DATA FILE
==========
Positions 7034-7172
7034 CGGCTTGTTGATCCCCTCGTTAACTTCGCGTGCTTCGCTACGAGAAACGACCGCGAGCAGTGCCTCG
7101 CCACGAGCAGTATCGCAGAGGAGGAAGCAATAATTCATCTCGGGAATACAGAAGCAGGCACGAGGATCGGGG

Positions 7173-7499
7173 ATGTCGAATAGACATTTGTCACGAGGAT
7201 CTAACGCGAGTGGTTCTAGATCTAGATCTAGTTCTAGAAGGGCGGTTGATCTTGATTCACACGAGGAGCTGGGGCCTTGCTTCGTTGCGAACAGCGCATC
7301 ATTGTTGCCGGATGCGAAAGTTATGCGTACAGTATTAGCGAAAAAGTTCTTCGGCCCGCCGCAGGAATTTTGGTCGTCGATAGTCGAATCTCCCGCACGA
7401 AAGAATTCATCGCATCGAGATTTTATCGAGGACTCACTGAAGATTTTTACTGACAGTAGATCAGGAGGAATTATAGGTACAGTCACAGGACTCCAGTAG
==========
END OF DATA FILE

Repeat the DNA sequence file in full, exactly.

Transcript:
Positions 7034-7172
7034 CGGCTTGTTGATCCCCTCGTTAACTTCGCGTGCTTCGCTACGAGAAACGACCGCGAGCAGTGCCTCG
7101 CCACGAGCAGTATCGCAGAGGAGGAAGCAATAATTCATCTCGGGAATACAGAAGCAGGCACGAGGATCGGGG

Positions 7173-7499
7173 ATGTCGAATAGACATTTGTCACGAGGAT
7201 CTAACGCGAGTGGTTCTAGATCTAGATCTAGTTCTAGAAGGGCGGTTGATCTTGATTCACACGAGGAGCTGGGGCCTTGCTTCGTTGCGAACAGCGCATC
7301 ATTGTTGCCGGATGCGAAAGTTATGCGTACAGTATTAGCGAAAAAGTTCTTCGGCCCGCCGCAGGAATTTTGGTCGTCGATAGTCGAATCTCCCGCACGA
7401 AAGAATTCATCGCATCGAGATTTTATCGAGGACTCACTGAAGATTTTTACTGACAGTAGATCAGGAGGAATTATAGGTACAGTCACAGGACTCCAGTAG